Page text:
Plan B Forensics seeks answers in death cases
Marshall's medical past, personal experience illuminate investigationsMarch 24th, 2022
Dr. Suzan Marshall says she didn't expect death to become her work. In fact, she had spent years working as a surgeon, trying to save the living.
Now, she applies both her medical background and her personal experience with traumatic death to her work as a death investigator. Marshall owns Plan B Forensics LLC, a death investigation company based in Spokane that works on cases throughout the U.S.
As a medicolegal death investigator, Marshall reviews evidence from cases in which someone has died suspiciously, including autopsy reports, medical records, and death investigation reports from medical examiners. Often, she works to find evidence that others have overlooked.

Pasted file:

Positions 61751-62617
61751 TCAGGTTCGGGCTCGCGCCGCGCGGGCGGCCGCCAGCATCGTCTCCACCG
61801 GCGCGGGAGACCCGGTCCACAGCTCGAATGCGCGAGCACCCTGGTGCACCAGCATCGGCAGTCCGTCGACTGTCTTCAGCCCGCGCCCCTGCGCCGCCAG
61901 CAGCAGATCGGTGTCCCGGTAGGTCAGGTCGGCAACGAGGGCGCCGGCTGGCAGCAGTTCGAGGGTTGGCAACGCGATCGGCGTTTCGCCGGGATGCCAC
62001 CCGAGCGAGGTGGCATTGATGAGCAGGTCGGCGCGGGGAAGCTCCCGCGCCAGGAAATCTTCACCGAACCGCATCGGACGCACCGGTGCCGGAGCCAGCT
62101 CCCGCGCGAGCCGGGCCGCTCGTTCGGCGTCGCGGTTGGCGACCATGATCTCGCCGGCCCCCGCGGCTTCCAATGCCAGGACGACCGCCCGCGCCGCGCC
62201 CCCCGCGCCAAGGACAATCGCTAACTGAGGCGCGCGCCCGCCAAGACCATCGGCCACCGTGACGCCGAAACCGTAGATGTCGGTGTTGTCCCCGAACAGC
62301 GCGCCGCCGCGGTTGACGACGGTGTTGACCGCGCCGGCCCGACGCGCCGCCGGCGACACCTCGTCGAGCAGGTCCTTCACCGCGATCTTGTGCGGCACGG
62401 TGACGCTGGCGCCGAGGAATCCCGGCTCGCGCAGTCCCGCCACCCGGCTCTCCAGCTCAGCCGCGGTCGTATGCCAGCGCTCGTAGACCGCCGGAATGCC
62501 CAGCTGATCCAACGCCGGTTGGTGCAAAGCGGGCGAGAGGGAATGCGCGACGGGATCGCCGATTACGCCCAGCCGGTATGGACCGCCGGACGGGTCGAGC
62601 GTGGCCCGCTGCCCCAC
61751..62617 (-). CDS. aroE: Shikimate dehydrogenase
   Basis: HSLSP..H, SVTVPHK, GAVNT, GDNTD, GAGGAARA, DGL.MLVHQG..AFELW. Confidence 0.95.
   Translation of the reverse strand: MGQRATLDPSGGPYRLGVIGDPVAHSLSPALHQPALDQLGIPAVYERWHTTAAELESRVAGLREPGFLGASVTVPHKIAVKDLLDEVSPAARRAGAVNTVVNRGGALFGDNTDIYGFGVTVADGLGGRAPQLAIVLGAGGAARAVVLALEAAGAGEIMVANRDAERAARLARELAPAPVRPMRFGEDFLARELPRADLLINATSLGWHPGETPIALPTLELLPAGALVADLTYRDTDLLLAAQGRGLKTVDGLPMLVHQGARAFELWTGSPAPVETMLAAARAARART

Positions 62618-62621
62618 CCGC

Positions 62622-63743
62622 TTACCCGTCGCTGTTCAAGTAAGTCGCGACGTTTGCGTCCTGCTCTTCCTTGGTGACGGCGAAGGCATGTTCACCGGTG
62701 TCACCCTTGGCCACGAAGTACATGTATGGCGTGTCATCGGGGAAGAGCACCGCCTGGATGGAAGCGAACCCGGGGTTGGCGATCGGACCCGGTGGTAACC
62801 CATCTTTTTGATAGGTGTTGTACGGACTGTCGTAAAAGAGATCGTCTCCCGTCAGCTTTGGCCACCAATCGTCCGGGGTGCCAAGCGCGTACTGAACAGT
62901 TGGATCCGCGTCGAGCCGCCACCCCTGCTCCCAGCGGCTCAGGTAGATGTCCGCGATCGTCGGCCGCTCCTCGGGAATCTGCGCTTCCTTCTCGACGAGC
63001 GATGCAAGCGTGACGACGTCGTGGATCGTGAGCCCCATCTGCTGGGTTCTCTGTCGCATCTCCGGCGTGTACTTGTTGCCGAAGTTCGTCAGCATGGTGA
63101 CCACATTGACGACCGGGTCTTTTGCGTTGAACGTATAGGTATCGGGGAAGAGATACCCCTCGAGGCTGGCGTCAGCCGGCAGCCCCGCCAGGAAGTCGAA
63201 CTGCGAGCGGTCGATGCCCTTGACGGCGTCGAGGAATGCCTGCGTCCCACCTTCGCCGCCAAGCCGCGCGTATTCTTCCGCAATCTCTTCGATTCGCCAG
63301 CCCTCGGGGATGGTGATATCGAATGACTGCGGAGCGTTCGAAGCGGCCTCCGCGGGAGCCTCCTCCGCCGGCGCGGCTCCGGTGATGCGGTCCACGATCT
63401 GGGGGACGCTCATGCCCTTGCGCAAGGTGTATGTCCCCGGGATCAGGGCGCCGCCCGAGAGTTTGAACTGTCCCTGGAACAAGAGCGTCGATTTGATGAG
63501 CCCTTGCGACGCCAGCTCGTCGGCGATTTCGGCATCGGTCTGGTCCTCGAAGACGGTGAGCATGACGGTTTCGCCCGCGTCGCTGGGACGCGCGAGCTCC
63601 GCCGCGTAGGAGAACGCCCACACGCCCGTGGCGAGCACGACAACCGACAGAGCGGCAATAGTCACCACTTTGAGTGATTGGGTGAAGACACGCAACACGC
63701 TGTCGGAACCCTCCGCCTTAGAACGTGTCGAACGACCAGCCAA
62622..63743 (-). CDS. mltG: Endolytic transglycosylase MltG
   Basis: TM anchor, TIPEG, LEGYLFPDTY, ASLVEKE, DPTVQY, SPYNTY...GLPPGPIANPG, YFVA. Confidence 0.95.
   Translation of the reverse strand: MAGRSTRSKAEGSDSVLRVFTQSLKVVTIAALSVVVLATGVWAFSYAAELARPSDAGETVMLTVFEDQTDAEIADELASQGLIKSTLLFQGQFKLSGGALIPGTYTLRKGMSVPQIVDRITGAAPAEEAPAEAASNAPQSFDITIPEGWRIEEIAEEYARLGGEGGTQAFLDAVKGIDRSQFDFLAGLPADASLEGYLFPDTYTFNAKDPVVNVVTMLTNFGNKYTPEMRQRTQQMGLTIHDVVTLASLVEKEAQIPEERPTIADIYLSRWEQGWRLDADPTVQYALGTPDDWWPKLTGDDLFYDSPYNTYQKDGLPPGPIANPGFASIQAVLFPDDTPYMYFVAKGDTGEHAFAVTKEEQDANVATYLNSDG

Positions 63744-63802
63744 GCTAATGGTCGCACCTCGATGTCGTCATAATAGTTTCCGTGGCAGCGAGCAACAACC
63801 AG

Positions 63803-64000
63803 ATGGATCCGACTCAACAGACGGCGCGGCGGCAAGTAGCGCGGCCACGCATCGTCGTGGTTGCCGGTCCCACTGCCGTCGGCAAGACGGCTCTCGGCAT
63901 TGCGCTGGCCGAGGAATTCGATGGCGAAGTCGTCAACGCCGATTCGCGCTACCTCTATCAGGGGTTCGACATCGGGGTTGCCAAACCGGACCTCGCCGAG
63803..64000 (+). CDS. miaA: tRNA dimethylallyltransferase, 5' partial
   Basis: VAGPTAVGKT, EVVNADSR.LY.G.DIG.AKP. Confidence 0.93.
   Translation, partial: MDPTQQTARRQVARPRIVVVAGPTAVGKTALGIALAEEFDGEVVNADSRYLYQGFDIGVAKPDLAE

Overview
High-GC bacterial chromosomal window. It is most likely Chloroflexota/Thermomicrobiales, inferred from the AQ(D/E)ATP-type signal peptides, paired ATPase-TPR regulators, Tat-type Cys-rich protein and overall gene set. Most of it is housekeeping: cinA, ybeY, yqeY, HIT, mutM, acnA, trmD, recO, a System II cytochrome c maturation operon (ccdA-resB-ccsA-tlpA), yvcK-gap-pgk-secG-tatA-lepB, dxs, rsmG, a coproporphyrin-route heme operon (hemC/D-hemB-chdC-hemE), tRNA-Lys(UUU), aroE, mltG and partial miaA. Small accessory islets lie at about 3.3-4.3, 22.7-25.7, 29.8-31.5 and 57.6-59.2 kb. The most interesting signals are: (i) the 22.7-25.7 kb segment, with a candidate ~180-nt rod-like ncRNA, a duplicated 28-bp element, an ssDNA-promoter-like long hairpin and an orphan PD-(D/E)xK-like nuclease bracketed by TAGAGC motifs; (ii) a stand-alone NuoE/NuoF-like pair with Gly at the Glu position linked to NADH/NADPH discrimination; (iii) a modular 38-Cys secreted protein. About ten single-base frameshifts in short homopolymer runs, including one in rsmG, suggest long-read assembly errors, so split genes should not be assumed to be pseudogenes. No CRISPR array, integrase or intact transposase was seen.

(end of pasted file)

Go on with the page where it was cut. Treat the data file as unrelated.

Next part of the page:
Marshall currently is involved in a double homicide case that has gone to trial, in which she's reviewing evidence and communicating frequently with the lead attorney for the defense.
"I provide the details that haven't been flushed out before," Marshall says. "Death investigation encompasses the study of body, history, and scene. My reports are really thorough. We use maps. We use timelines. We use tons of images."
Marshall says attorneys hire Plan B Forensics to review evidence, the findings of which are brought before a judge in criminal cases. Billing rates vary on the agency hiring Plan B, but Marshall says a case review typically costs $1,200. A full investigation in the lead-up to a trial costs about $5,000. If Marshall is requested to appear in court to testify as an expert witness, she charges $750 per hour spent in the courtroom.